Dave Beck formed the Western Conference of Teamsters in 1937, which gave him more control over Teamsters throughout the Western United States. In 1952, he became president of the International Brotherhood of Teamsters, and Frank Brewster -- his right-hand man, and secretary-treasurer of Teamsters Local 174 -- took over as Western Conference chairman, later becoming Beck’s vice-president.
Troubles began in 1956, when Bobby Kennedy, a young staff attorney for the U.S. Senate Labor Committee, began investigating Beck for corruption. During committee hearings, Beck pleaded the 5th Amendment 65 times. He also refused to answer questions before the AFL/CIO Ethical Practices Committee, which led to his expulsion from the AFL/CIO Executive Council and to the withdrawal of the Teamsters from the labor consortium.
Beck was convicted in 1957, and Teamsters members gathered in Miami Beach that October to choose a new president. A large contingent of Seattle and Washington delegates -- including Frank Brewster -- backed William A. Lee for the position, but Jimmy Hoffa won. Brewster paid for his opposition to Hoffa by losing his vice-presidency, and Einar Mohn took over as chair of the Western Conference.
Brewster remained as president of Local 174, which he had joined in 1914, but a power struggle brewed at home as well. George Cavano, Brewster's bitter rival, held the more powerful post of secretary-treasurer. Cavano had also backed Hoffa, leading a small but sold block of 10 Washington votes. For this, Hoffa was very grateful.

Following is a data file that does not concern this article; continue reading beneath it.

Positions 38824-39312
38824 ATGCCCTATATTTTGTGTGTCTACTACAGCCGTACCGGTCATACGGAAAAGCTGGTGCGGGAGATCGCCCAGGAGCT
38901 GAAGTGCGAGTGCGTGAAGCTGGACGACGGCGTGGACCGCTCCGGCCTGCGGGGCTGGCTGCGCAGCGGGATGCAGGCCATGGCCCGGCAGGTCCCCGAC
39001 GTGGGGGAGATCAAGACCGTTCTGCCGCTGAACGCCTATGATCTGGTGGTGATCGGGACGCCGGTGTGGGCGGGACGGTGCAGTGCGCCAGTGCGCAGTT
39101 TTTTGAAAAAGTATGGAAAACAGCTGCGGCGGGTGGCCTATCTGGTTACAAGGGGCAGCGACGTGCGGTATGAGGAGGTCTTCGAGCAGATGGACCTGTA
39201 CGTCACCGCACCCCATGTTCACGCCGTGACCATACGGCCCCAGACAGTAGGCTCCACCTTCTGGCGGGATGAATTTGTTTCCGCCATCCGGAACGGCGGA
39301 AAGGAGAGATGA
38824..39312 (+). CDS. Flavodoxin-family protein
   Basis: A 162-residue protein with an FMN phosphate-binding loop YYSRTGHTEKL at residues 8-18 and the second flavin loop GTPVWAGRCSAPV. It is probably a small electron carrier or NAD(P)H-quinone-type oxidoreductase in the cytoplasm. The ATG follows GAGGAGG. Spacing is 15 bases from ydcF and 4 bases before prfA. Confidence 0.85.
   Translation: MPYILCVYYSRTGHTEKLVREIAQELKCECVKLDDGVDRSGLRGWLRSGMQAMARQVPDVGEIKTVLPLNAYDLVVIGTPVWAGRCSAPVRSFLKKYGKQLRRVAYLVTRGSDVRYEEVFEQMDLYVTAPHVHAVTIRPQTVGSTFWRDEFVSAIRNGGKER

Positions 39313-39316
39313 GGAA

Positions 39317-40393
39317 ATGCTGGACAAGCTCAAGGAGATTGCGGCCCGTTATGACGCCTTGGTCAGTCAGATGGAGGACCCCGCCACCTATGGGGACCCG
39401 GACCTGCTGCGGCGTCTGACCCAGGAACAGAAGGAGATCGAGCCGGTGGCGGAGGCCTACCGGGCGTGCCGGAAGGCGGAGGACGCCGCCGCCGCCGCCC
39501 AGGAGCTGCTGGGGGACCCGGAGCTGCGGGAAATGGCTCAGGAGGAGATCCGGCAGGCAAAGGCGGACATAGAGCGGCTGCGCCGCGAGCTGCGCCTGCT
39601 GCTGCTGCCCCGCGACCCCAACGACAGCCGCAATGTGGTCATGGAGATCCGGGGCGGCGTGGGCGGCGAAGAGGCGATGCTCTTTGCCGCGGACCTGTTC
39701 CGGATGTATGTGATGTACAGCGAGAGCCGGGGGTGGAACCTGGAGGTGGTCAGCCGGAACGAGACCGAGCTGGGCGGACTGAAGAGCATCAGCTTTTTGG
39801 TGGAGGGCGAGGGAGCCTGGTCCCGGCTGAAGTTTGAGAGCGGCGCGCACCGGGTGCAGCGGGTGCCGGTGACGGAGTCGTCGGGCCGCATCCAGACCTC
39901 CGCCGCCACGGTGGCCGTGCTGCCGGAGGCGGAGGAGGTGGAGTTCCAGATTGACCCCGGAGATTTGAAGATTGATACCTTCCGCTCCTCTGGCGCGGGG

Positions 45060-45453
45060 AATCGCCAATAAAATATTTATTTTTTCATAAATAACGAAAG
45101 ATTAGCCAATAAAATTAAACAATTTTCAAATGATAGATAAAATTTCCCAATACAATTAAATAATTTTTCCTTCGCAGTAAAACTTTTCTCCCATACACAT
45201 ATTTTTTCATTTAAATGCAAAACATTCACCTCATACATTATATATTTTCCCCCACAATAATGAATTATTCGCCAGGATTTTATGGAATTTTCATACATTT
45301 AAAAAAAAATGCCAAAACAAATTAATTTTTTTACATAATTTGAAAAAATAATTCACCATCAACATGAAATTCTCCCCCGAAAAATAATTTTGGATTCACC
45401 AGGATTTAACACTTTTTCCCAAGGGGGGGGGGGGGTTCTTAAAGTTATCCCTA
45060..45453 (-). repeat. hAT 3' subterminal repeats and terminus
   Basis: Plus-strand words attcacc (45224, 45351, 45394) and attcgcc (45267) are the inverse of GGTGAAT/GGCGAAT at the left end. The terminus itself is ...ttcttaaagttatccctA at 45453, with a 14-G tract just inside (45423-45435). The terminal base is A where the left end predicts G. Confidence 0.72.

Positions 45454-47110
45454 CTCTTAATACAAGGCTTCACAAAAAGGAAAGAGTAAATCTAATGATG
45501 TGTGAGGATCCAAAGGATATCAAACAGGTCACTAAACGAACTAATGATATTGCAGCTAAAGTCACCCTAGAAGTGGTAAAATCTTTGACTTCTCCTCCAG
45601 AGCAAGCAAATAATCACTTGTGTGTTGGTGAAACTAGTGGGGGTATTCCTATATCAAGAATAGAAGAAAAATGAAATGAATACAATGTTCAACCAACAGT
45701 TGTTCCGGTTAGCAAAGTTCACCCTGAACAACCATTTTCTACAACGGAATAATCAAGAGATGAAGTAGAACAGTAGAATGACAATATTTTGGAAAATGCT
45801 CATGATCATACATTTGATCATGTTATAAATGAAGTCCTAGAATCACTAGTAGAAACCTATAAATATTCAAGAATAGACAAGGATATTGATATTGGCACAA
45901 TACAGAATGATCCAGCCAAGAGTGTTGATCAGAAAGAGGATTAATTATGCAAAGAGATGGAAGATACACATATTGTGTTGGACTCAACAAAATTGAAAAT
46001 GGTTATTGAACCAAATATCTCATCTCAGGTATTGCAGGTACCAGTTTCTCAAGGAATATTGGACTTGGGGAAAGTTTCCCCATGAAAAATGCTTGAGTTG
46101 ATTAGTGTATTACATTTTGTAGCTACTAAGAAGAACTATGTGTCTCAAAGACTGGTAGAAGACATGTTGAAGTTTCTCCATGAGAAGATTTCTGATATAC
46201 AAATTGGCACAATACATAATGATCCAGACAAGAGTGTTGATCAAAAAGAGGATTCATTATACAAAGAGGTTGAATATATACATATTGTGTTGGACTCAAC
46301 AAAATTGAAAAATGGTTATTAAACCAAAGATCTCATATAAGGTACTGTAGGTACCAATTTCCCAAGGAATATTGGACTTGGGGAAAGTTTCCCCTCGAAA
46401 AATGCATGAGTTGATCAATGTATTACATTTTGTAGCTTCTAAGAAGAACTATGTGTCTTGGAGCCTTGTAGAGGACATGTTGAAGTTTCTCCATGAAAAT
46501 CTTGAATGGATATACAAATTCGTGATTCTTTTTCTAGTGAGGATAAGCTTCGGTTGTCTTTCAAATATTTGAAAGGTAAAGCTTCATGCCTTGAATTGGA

The Gavel is Passed
Two weeks before the 22nd Western Conference began in June, Cavano’s supporters circulated petitions asking that Brewster not be named as an organizer for the union in the area. Brewster’s supporters called this a stab in the back, which it most likely was. Brewster was also president of the Joint Council, the host of the conference, and some expected sparks to fly.
The conference opened on June 23 at the Olympic Hotel, and cooler heads prevailed. Brewster welcomed the attendees, including Jimmy Hoffa, and during his keynote address he sounded a bid for solidarity during the changing times. Brewster recalled his more than 40 years of service in Local 174 and ended by passing the Western Conference gavel to Einar Mohn.
Mohn ended the conference by echoing Brewster’s sentiments in regards to teamwork, urging members to “make our name felt as right, fair, honest, and a credit to the community.” Mohn also laid out his plans to move the Conference’s headquarters to San Francisco, effectively ending Beck and Brewster’s era of leadership from Seattle. Brewster continued on with the Teamsters, but Cavano was in the ascendancy. He led Local 174 for the next two decades.